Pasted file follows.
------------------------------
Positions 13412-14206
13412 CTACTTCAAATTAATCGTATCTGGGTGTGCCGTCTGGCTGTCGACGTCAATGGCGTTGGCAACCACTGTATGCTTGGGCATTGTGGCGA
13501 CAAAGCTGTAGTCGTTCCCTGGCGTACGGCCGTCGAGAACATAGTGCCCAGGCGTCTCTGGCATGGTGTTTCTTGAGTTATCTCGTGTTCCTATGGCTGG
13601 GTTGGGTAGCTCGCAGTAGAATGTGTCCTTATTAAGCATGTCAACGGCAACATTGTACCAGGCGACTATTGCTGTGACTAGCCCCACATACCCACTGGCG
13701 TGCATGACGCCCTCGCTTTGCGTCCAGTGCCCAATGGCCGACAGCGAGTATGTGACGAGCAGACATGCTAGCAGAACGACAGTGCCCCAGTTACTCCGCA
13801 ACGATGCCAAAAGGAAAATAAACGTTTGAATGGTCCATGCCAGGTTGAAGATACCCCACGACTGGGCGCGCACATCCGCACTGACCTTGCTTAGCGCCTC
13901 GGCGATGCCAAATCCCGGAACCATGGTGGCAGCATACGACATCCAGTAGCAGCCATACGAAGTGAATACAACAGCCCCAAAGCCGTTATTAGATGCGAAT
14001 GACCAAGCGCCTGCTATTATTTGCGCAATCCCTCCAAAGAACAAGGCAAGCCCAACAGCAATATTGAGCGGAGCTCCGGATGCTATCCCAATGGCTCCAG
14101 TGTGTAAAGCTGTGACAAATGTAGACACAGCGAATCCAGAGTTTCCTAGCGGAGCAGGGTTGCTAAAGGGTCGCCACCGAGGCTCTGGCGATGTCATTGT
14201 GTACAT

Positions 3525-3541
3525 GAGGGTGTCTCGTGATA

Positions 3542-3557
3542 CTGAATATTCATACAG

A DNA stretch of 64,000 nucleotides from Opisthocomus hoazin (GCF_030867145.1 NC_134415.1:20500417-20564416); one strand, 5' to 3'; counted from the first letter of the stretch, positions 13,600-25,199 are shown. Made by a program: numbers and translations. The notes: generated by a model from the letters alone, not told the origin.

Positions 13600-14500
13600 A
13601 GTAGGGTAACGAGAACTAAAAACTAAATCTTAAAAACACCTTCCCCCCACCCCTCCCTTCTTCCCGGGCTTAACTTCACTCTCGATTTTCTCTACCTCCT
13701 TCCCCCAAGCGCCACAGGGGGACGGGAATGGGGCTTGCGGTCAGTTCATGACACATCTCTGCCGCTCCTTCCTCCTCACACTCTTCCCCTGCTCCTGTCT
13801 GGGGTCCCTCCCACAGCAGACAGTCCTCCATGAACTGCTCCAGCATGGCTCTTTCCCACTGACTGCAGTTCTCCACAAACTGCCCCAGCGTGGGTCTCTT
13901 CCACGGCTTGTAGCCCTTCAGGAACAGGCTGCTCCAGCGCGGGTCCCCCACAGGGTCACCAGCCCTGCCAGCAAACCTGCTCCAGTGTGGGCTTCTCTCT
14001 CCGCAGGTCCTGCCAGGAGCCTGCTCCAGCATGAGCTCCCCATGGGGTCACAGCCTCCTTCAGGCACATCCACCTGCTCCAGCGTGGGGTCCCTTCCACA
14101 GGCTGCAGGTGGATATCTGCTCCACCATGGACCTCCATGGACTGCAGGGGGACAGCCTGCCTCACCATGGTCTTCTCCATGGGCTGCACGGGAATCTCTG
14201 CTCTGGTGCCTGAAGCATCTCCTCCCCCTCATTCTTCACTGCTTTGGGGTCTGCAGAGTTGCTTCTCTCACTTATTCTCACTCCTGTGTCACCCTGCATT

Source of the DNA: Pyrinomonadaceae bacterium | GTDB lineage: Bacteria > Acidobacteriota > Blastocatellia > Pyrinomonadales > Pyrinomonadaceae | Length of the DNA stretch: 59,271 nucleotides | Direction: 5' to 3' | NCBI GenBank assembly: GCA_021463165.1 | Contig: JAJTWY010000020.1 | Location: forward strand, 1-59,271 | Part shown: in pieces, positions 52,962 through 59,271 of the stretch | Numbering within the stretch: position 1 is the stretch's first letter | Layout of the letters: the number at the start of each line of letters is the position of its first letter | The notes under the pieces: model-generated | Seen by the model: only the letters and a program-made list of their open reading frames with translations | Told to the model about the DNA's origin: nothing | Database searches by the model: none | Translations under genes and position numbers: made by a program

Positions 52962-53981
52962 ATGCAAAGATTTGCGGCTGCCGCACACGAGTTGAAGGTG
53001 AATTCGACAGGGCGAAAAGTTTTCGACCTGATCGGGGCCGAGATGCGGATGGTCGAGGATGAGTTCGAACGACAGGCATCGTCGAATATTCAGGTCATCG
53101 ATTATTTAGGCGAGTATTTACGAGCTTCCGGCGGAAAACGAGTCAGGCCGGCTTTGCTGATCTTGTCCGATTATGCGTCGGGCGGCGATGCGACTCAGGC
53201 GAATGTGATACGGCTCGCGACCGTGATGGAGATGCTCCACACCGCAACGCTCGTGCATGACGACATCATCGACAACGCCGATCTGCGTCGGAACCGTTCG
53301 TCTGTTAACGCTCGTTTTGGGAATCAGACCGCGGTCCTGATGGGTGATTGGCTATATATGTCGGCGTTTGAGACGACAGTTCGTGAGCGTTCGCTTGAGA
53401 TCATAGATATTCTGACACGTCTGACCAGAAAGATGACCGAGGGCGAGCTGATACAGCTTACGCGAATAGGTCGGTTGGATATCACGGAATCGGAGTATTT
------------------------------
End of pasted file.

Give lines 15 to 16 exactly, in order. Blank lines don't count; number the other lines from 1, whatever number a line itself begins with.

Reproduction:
A DNA stretch of 64,000 nucleotides from Opisthocomus hoazin (GCF_030867145.1 NC_134415.1:20500417-20564416); one strand, 5' to 3'; counted from the first letter of the stretch, positions 13,600-25,199 are shown. Made by a program: numbers and translations. The notes: generated by a model from the letters alone, not told the origin.

Positions 13600-14500